At 15 years of age, the anemia got slightly worse. Hematological examination revealed that Hemoglobin (Hb) level was 7–8 mg/dL. GI endoscopy, including transanal double-balloon endoscopy and capsule endoscopy, and contrast-enhanced computed tomography (CT) revealed multiple VMs on almost the entire GI tract, including the stomach, duodenum, jejunum, ileum, and colon (Figures 2 and 3). VMs were also found in the right pleural space, hepatic hilum, liver, and spleen. An additional finding was a right ovarian cyst. Anemia and GI bleeding became more severe despite the administration of a β-blocker since she was 18. Hematological examination revealed that Hb level was 4 mg/dL. Frequent blood transfusion was prescribed. At 19 years of age, CT revealed an increase in the size of known lesions. In order to control GI bleeding, she underwent the second surgery for GI VMs. We performed resection of all lesions on the stomach and the intestine, partial resection of the small intestine, appendectomy, splenectomy, and right ovarian cystectomy. Enteric lesions were removed through a gastrotomy, 11 enterotomies, and a sigmoid colotomy. Palpation of a lesion on the posterior gastric corpus revealed the absence of transmural involvement, so the lesion was resected above the proper muscular layer. Palpable lesions on the small intestine (Figure 4(a)) were marked with serosal sutures and were exposed by intussuscepting the bowel through enterotomies (Figure 4(b)). For transmural lesions, wedge resection was performed. For the lesions grossly localized in the mucosal layer, small or polypoid lesions were ligated and resected, and elevated lesions were treated with argon plasma coagulation (APC). Intraoperative endoscopy was performed through enterotomies to detect the remaining lesions (Figure 4(c)). The number of the lesions on the small intestine was > 350. Localized dilatation of the small intestine caused by adhesion of the mesentery was found and resected partially to avoid involvement of an adhesive bowel obstruction. A palpable lesion on the sigmoid colon was ligated and resected through colotomy. Although preoperative colonoscopy revealed several other small lesions from the cecum to the sigmoid colon, they were left untreated because colonoscopic treatment would be possible at a later date. The splenic lesion was suspected to invade the tail of the pancreas, so the pancreatic parenchyma was also resected with splenectomy. Operative duration was 11.5 hours. Intraoperative blood loss was 325 mL. Postoperative pancreatic fistula was observed but successfully managed by conservative treatment. Pathology of surgical specimens revealed VMs in the stomach, small intestine, sigmoid colon, and spleen. The splenic lesion was found to invade pancreatic tissue. The right ovarian cyst was found to be a mature teratoma. Postoperative GI endoscopies revealed the remaining VMs on the duodenum and colon. The patient had no bleeding or anemia for 5 years after the surgery.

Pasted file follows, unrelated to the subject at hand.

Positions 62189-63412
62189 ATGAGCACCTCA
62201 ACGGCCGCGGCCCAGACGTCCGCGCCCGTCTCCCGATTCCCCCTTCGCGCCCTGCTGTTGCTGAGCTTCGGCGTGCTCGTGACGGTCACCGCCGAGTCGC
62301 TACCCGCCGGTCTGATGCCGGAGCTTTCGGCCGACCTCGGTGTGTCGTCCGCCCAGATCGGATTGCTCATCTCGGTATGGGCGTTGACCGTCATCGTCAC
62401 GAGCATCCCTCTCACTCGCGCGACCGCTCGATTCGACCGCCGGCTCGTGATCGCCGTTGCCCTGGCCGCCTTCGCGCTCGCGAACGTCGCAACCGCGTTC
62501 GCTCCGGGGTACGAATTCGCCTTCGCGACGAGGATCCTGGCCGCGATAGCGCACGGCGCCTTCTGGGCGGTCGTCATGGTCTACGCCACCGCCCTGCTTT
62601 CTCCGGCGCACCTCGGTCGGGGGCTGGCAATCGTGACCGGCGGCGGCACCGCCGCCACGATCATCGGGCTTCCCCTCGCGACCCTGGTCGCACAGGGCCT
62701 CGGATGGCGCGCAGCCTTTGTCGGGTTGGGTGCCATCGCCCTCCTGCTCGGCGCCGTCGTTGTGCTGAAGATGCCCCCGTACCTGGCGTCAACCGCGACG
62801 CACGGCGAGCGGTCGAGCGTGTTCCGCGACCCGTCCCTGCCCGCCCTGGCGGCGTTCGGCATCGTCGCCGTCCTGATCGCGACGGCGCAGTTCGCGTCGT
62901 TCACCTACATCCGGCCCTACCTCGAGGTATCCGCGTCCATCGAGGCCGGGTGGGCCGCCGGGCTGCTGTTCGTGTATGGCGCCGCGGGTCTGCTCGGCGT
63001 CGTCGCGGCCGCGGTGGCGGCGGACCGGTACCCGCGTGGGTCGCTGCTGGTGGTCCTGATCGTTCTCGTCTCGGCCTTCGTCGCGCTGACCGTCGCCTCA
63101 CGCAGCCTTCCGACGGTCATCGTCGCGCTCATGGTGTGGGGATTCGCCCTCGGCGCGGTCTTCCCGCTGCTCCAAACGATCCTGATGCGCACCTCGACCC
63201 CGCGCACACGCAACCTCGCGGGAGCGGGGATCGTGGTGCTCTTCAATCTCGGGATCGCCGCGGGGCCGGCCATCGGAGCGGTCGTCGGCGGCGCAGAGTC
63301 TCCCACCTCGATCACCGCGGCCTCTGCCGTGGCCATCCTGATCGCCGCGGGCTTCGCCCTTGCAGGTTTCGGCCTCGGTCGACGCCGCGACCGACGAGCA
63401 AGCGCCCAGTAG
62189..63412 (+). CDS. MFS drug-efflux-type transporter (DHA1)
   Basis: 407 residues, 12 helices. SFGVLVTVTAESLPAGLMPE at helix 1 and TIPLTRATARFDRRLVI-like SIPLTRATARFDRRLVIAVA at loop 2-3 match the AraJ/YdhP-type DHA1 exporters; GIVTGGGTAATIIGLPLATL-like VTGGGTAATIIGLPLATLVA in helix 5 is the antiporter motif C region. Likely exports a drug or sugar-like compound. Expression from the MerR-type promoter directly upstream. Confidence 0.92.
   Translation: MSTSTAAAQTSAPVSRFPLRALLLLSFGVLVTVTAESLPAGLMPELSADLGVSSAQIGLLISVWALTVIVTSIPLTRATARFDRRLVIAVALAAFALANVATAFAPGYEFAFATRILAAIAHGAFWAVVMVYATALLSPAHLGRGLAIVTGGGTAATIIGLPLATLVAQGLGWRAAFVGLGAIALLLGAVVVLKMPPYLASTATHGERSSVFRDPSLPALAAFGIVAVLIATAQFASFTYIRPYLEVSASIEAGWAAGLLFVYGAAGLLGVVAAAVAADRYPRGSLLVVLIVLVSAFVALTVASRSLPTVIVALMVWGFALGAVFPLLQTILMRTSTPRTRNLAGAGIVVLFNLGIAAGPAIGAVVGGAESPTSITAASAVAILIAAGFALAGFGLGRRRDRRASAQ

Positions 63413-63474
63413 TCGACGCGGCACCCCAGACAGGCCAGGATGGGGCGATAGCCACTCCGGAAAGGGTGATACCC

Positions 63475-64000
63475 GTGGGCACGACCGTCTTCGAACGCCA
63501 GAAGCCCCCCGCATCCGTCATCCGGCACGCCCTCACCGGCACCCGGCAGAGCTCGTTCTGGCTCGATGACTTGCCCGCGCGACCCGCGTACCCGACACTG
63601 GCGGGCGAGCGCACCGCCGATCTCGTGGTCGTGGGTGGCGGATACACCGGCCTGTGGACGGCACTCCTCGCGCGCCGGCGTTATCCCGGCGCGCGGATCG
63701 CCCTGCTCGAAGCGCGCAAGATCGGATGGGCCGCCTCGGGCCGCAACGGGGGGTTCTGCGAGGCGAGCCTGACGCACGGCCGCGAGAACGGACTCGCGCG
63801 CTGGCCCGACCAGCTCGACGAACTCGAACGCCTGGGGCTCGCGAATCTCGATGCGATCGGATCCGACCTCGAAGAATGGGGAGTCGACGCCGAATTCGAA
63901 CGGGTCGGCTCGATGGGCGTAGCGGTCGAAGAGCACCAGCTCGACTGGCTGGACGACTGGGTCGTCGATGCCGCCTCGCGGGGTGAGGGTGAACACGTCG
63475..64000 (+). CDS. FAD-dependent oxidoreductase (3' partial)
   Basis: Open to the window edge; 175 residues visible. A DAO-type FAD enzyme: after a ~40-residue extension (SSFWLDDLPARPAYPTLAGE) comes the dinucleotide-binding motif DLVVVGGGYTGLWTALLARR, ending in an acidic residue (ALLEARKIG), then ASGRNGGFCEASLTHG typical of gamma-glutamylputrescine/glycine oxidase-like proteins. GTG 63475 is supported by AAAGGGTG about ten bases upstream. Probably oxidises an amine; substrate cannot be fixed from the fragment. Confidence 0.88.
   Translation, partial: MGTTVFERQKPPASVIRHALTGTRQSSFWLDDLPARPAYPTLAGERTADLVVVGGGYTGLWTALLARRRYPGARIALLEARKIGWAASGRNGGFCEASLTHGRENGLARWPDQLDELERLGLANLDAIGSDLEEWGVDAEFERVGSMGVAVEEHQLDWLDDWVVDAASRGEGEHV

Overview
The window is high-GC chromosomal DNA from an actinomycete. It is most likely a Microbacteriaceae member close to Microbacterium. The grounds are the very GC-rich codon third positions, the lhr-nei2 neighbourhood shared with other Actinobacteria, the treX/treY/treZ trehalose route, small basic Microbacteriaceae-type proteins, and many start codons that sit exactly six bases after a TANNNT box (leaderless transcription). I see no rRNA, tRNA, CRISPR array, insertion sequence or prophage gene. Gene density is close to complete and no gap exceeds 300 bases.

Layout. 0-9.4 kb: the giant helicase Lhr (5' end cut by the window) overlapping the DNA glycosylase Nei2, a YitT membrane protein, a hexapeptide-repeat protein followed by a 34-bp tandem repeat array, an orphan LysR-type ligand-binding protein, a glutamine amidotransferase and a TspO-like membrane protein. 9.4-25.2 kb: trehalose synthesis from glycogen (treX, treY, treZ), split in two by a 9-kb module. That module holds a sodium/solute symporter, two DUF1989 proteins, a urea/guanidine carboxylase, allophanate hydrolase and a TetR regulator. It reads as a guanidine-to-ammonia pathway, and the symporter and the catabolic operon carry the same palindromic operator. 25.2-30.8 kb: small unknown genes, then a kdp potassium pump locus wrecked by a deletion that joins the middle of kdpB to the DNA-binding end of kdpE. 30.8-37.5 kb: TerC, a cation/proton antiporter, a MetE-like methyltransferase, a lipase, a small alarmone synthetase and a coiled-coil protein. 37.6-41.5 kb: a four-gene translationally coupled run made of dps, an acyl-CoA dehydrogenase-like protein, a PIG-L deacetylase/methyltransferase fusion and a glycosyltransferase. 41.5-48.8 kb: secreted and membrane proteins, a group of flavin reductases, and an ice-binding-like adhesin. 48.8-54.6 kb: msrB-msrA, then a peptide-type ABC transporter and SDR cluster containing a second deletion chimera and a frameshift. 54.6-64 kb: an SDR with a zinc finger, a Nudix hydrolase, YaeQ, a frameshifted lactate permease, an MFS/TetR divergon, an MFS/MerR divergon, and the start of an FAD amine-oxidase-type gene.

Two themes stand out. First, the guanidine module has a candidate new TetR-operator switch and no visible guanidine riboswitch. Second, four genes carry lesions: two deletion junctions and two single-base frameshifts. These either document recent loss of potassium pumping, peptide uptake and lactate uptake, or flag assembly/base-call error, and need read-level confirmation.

Figure 2: Endoscopic findings of venous malformations at 19 years of age. (a) On the posterior corpus of the stomach; (b) On the sigmoid colon.
Figure 3: Computed tomography at 19 years of age revealed multiple VMs on almost the entire GI tract, liver, and spleen.
Figure 4: Demonstration of the second operation 19 years of age. (a) VM on the small intestine; (b) Lesions were exposed by intussuscepting the bowel through enterostomies; (c) Enteroscopy through the enterotomies was performed to detect the remaining lesions.

3. Discussion

BRBNS is a rare disease characterized by multiple VMs in the skin and the GI tract [1, 2]. The characteristic cutaneous lesions consist of deep blue, rubbery blebs, which are easily compressible. Other organs affected include the central nervous system, joints, liver, spleen, lungs, eyes, and urinary tract. If a person has a cutaneous angioma associated with another symptom such as melena, epilepsy, hemoptysis, hematuria, paralysis, or visual disorder, the possibility of BRBNS should be considered. Gastrointestinal and radiological examinations such as endoscopy, CT, and MRI are the main tools for diagnosis. The differential diagnosis of GI hemangiomatosis includes BRBNS, Osler–Weber–Rendu syndrome, Maffucci syndrome, and Klippel–Trenaunay–Weber syndrome [2].